Officers from twelve police departments carry the Flame of Hope to the Quebec City 2008 Special Olympics National Winter Games



    MONTREAL, Feb. 25 /CNW Telbec/ - Today at 11:30 a.m., police officers
partners in the Law Enforcement Torch Run (LETR) from all over the country
began the Quebec City 2008 Torch Relay which will lead them to the Special
Olympics National Winter Games in Quebec City.
    After a first torch relay in the streets of Montreal, about forty police
officers from all Canadian provinces and territories boarded the Train of Hope
carrying the Olympic Torch and began their journey to Quebec City where they
will be met by nearly 900 participants - coaches, volunteers and athletes
living with an intellectual disability - for the opening ceremonies launching
the Games tomorrow February 26.
    The convoy was escorted by patrol cars from twelve Quebec police
departments including the Montreal Police Department (SPVM), the Sûreté du
Québec (SQ) and the Royal Canadian Mounted Police (RCMP). Along the way, the
chartered train will stop in St-Lambert, Saint-Hyacinthe and Drummondville
where keepers of the flame will carry the torch in three additional relays.
    Mr. Daniel Granger, chair of the Board of Special Olympics Quebec, was
there to send the officers on their way. "The support of the Law Enforcement
Torch Run is essential to the mission of our organization which is to enrich
the lives of people with an intellectual disability through sport. Their
unfailing support allows special athletes to surpass themselves and make their
dreams come true. Thanks to their involvement, more and more people with an
intellectual disability see their dreams come true, become more
self-sufficient and enter the work force."
    "The CN Police officers are proud to take part in the Torch Relay, added
Mr. Serge Meloche, chief of the CN Police. Throughout the year, CN Police
officers work closely with local, provincial and federal police departments to
support the development of special athletes through various activities. And
today, police officers from all over the country have joined forces to carry
the Flame of Hope, a symbol of the passion and determination of the athletes
taking part in the National Winter Games."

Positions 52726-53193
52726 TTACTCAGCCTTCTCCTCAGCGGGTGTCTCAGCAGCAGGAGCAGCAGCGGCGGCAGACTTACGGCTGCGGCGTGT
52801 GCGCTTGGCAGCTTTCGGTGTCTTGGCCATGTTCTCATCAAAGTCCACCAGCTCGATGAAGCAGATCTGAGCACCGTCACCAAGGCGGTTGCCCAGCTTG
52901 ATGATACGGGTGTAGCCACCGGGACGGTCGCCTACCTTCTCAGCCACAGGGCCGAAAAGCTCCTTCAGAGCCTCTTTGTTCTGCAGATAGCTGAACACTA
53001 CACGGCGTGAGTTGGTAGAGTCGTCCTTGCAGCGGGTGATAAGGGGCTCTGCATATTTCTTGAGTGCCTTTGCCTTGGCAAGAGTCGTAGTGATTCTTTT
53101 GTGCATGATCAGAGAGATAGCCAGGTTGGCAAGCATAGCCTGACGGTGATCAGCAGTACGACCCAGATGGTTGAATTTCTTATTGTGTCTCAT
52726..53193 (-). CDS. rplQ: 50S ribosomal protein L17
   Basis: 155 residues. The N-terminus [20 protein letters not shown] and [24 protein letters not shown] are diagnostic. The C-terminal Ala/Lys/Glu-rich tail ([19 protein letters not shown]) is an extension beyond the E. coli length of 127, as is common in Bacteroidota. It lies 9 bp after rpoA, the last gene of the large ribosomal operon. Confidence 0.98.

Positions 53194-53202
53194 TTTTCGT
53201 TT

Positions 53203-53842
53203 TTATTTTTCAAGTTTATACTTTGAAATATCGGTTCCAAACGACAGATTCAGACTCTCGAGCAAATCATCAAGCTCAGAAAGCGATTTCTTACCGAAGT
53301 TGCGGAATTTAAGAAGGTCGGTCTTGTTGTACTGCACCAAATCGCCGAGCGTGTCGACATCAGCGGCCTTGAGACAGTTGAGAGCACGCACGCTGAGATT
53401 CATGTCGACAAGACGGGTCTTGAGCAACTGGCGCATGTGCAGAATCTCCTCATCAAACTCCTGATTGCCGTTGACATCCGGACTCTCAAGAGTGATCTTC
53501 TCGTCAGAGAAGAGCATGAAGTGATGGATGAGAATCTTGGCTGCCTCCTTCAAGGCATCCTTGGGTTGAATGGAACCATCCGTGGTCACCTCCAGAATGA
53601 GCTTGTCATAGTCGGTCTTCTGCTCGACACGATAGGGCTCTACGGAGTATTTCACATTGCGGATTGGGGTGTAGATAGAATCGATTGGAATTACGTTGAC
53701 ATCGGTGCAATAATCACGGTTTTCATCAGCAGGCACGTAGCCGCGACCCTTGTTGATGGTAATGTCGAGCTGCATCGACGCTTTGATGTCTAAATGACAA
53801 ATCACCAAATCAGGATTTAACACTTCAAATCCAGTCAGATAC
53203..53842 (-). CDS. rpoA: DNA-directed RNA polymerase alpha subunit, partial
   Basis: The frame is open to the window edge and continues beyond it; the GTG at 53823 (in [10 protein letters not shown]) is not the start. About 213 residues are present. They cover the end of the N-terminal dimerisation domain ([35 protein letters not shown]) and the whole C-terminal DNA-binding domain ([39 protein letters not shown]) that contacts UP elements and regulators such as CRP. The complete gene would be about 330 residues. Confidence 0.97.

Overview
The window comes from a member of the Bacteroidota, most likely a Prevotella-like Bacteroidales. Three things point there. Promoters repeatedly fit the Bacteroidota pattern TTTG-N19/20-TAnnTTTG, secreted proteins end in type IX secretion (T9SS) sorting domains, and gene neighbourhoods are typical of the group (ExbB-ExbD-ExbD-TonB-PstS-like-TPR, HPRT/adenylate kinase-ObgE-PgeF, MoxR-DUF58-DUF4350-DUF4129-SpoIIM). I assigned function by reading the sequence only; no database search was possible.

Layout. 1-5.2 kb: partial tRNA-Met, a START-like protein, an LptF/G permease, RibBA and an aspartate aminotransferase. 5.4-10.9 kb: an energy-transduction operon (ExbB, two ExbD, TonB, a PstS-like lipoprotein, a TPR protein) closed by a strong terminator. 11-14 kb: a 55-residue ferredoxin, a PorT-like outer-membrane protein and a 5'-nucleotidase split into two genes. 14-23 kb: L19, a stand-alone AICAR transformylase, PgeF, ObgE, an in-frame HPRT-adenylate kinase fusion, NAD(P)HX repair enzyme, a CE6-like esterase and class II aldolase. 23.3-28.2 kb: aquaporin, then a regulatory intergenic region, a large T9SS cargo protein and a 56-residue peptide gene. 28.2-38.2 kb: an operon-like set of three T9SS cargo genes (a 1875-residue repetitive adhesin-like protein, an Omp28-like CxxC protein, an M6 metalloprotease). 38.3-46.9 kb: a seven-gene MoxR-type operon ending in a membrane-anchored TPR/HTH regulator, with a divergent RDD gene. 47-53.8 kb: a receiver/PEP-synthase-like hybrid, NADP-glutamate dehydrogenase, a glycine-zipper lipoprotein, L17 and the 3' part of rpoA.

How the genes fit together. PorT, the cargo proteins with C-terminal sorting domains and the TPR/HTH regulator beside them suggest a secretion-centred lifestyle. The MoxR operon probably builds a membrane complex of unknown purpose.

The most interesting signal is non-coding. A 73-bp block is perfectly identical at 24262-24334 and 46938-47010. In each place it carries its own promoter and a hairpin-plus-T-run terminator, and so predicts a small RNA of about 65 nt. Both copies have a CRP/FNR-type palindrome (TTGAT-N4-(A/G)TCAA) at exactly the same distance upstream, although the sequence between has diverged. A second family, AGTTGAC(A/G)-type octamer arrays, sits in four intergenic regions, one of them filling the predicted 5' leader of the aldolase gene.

Before the participants boarded the train, Mr. Yvan Delorme, director of
the Montreal Police Department, emphasized the symbolic meaning of this
activity. "During the coming week, the country's best special athletes will go
beyond their limits and we will witness the result of all their efforts. The
Montreal Police Department officers are pleased to carry the torch all the way
to the Games in order to nourish their hope for victory."
    "We are prompted by a will to surpass ourselves and meet the expectations
of the citizens and that of our partners and colleagues. It is therefore
fundamental for our police officers and civilian staff to serve, help and be
useful and available for Special Olympics", said Mr. Régis Falardeau,
assistant executive director of the Sûreté du Québec.
    Line Carbonneau, RCMP commanding officer for the Quebec division, spoke
of the determination of all the police departments across the country to unite
and make this Torch Relay an activity filled with promise.
    Flying the colours of the Law Enforcement Torch Run, the train will
arrive at the Quebec City station at approximately 6 p.m. this evening.
Tomorrow, the keepers of the flame will continue on their journey and cross
the river between Levis and Quebec in a canoe. The torch will then be carried
throughout the national capital, past City Hall and the Parliament Building,
before reaching the athletes on the Plains of Abraham for the opening
ceremonies which will begin at 7 p.m.

    About the Law Enforcement Torch Run

    All over the world, the Law Enforcement Torch Run is the most important
annual fund-raising activity benefiting Special Olympics. It also promotes the
Special Olympics movement and raises the public's awareness of the cause of
people living with an intellectual disability. The Law Enforcement Torch Run
international movement is present in 35 countries. More than 85,000 policemen
and policewomen are involved in this international activity and proudly hold
the honorary title of keepers of the Special Olympics flame.

    About the Quebec City 2008 Special Olympics National Winter Games

    From February 26 to March 1, 2008, Quebec City will be hosting its first
Special Olympics National Games as part of the city's 400th anniversary
celebrations. Held under the honorary presidency of Mr. Roch L. Dubé,
president and CEO of Bell Nordiq, this event will bring together more than
900 athletes, coaches and mission staff from Canada's 10 provinces and
2 territories as well as over 600 volunteers.

    About Special Olympics Quebec

    The mission of Special Olympics Quebec is to enrich the lives of people
with an intellectual disability through sport. Active in more than
150 countries, the Special Olympics movement has more than one million special
athletes registered worldwide and over 31,000 in Canada, with 3,800 taking
part in the programmes offered throughout Quebec.




For further information:

For further information: Justine Gauvin-Marchessault, Special Olympics
Quebec, (514) 843-8778, extension 227, Cell phone: (514) 592-9765,
jmarchessault@olympiquesspeciaux.qc.ca

Organization Profile

Special Olympics Quebec

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2008 NATIONAL WINTER GAMES (SOC)

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